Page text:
You will not need a car if you stay overnight in Manhattan or if you fly out of JFK same day.
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Old Jun 26, 18, 9:40 am
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Originally Posted by Analise View Post
If your trip to NYC is to catch your flight from JFK, I would do as Blumie suggested and take the train. Amtrak is comfortable and the water views are beautiful; find seats on the left side of the train for coastal views.

You will not need a car if you stay overnight in Manhattan or if you fly out of JFK same day.
Even if you plan to spend several days in NYC it usually doesnít make sense to have a car.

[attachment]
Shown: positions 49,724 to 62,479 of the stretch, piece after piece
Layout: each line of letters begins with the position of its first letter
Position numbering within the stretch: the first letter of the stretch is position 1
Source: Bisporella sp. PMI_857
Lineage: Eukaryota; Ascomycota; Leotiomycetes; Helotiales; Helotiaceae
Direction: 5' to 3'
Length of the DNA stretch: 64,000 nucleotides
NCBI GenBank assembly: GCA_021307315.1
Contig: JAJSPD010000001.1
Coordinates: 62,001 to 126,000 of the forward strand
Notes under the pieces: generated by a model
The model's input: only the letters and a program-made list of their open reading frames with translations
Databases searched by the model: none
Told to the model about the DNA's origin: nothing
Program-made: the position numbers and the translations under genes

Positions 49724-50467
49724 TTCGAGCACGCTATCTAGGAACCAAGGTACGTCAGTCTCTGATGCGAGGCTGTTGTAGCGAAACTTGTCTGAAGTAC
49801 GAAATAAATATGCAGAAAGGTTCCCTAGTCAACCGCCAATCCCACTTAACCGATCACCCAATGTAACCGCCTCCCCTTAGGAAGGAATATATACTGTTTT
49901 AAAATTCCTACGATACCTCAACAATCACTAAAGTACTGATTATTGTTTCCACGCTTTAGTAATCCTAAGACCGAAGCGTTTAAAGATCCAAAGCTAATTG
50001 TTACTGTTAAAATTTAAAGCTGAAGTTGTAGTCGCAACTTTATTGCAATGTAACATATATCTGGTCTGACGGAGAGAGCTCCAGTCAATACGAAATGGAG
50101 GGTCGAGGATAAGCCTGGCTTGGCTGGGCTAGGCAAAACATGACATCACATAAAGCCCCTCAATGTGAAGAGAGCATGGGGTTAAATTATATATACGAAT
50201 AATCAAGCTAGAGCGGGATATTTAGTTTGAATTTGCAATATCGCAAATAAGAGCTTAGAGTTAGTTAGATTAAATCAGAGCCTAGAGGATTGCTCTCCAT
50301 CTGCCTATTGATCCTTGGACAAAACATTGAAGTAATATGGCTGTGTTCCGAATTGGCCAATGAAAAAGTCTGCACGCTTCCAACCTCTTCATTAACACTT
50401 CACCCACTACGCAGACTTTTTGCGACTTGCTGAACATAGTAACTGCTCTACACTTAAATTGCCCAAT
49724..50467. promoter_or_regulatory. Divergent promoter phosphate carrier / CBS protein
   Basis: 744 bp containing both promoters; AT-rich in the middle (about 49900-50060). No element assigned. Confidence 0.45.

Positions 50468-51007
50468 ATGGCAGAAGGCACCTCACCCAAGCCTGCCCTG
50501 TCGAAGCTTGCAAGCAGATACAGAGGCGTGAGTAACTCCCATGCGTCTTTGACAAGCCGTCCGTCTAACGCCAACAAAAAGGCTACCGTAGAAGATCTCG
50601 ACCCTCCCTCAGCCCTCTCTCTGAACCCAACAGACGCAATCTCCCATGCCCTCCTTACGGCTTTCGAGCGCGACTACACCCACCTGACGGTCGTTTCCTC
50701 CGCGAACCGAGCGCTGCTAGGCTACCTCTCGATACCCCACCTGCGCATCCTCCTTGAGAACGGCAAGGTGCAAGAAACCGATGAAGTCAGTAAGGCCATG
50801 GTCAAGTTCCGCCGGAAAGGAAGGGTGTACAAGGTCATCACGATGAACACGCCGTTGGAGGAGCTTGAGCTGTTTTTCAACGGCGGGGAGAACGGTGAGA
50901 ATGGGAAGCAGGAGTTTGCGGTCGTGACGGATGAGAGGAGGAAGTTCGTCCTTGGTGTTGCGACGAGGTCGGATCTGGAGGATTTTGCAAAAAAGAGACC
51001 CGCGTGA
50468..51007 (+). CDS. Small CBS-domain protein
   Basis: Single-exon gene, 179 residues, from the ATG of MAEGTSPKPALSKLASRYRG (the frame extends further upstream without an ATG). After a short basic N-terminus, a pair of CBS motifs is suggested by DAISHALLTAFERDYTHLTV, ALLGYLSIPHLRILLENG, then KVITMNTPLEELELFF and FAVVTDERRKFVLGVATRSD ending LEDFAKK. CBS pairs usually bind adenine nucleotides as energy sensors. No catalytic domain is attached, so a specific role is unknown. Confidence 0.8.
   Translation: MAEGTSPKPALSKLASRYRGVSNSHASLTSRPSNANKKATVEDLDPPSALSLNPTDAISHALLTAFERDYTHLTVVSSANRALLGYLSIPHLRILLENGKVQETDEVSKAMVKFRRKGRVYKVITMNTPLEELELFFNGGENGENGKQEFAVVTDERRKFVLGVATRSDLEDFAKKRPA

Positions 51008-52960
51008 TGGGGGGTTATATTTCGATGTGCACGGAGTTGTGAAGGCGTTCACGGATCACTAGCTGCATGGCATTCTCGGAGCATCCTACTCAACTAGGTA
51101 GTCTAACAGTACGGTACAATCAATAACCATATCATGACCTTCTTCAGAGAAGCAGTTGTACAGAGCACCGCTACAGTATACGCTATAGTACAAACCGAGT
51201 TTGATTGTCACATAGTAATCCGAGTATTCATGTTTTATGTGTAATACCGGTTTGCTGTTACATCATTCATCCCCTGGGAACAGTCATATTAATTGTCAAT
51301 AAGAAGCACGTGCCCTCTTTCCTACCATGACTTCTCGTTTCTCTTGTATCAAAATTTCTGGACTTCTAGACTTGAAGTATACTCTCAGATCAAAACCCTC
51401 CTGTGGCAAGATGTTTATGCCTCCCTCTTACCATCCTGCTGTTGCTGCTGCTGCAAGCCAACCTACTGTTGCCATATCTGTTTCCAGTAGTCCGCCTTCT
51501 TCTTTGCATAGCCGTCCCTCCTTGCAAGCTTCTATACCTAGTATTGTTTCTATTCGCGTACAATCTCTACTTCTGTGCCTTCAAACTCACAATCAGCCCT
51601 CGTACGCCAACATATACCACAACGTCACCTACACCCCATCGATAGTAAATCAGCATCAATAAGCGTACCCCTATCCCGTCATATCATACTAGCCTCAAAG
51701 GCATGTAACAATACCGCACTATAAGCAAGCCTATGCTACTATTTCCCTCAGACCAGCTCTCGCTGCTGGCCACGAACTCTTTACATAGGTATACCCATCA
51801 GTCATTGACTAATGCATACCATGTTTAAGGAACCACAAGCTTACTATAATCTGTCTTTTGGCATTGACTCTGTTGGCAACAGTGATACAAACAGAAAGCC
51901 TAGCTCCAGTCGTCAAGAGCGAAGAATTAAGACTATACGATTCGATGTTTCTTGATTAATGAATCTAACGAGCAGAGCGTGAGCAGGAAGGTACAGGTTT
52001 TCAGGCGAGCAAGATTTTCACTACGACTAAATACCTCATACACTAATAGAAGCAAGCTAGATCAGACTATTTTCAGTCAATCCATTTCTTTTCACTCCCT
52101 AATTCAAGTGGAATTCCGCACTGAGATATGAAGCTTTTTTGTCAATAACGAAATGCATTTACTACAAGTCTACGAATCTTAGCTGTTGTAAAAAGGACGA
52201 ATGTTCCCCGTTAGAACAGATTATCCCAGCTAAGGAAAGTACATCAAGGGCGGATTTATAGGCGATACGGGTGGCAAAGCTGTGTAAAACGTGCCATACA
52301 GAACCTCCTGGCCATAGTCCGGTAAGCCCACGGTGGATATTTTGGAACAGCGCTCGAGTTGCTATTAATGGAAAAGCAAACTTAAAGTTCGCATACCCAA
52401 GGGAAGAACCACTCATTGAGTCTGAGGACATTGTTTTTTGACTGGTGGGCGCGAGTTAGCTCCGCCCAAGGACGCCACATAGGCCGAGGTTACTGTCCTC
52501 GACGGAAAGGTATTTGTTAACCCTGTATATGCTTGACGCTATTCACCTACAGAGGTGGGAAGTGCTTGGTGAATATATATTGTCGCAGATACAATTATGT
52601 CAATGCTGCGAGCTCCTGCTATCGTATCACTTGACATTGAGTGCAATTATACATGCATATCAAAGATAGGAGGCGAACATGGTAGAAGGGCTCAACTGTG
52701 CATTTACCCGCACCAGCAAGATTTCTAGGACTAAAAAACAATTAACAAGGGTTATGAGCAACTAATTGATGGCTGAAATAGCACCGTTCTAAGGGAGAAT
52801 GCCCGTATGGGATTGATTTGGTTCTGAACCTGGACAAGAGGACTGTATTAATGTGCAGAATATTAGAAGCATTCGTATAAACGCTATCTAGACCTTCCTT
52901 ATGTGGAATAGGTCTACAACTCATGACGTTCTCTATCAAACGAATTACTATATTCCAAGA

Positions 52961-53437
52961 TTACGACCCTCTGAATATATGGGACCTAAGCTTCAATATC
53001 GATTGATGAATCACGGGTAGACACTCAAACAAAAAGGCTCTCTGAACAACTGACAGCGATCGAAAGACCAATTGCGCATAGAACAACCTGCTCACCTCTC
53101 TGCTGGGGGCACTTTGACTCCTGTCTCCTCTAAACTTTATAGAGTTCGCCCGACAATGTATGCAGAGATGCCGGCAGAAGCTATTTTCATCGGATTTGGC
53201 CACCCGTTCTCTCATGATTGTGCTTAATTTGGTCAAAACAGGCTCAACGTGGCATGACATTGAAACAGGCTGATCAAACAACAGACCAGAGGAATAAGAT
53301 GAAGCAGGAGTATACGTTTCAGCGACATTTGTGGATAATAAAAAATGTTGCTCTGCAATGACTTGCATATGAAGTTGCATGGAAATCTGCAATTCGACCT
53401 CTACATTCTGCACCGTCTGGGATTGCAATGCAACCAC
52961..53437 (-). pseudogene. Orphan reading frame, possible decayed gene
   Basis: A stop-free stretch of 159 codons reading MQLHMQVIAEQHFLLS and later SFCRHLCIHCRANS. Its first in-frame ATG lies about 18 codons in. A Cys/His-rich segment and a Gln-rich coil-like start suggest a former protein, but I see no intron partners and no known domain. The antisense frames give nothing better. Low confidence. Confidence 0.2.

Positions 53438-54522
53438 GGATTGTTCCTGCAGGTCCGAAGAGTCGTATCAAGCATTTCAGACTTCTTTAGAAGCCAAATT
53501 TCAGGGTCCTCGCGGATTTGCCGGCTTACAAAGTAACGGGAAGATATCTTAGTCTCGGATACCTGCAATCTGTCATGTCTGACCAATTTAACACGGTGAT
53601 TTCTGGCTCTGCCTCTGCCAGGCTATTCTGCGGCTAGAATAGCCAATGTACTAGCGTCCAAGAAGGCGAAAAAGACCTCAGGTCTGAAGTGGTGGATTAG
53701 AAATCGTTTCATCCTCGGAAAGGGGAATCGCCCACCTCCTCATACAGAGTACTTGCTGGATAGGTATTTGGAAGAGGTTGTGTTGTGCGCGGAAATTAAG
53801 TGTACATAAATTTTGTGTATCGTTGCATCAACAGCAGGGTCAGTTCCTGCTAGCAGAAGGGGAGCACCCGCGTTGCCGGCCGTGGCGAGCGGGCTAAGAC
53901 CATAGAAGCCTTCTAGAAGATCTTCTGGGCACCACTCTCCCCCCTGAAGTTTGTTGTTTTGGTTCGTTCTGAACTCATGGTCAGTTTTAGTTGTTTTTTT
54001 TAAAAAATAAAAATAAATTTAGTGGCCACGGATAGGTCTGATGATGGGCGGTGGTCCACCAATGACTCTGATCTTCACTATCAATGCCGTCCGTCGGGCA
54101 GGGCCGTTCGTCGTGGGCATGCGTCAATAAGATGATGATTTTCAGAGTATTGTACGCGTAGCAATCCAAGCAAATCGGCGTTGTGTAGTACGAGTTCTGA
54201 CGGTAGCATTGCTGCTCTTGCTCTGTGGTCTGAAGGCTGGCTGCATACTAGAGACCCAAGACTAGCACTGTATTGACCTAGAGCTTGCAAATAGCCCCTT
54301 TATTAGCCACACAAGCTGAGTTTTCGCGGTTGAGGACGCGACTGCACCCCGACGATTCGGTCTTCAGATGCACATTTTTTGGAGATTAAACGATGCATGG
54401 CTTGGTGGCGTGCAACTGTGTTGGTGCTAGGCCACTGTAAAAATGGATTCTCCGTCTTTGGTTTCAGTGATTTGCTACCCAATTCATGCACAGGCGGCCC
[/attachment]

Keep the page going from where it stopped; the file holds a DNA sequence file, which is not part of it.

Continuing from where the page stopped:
By the way, if you do take the train, note that there are two Amtrak stations in Boston: South Station and Back Bay Station. All NYC-bound trains stop at both. I recommend, however, boarding at South Station rather than Back Bay, even if Back Bay is more convenient. In addition to being a much (MUCH) nicer station, Sourh Station is where the train originates, so youíll have a better choice of seats and will be able to get one of the sets of four seats (two sets of two facing each other), which will be more comfortable for the three of you.
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Old Jun 26, 18, 2:36 pm
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If you stay in Portland, there are many things to do - visit islands (easy ferry rides), drive to cute little towns, easy family-friendly hiking trails in and around POrtland, Mt Desert Island, etc.

Three weeks is a lot - you can spend three days in Boston and see just about everything. NYC is a different animal, too, but if you've got a baby and will be in the hotel room most of the time it's probably better to be in more laid-back places.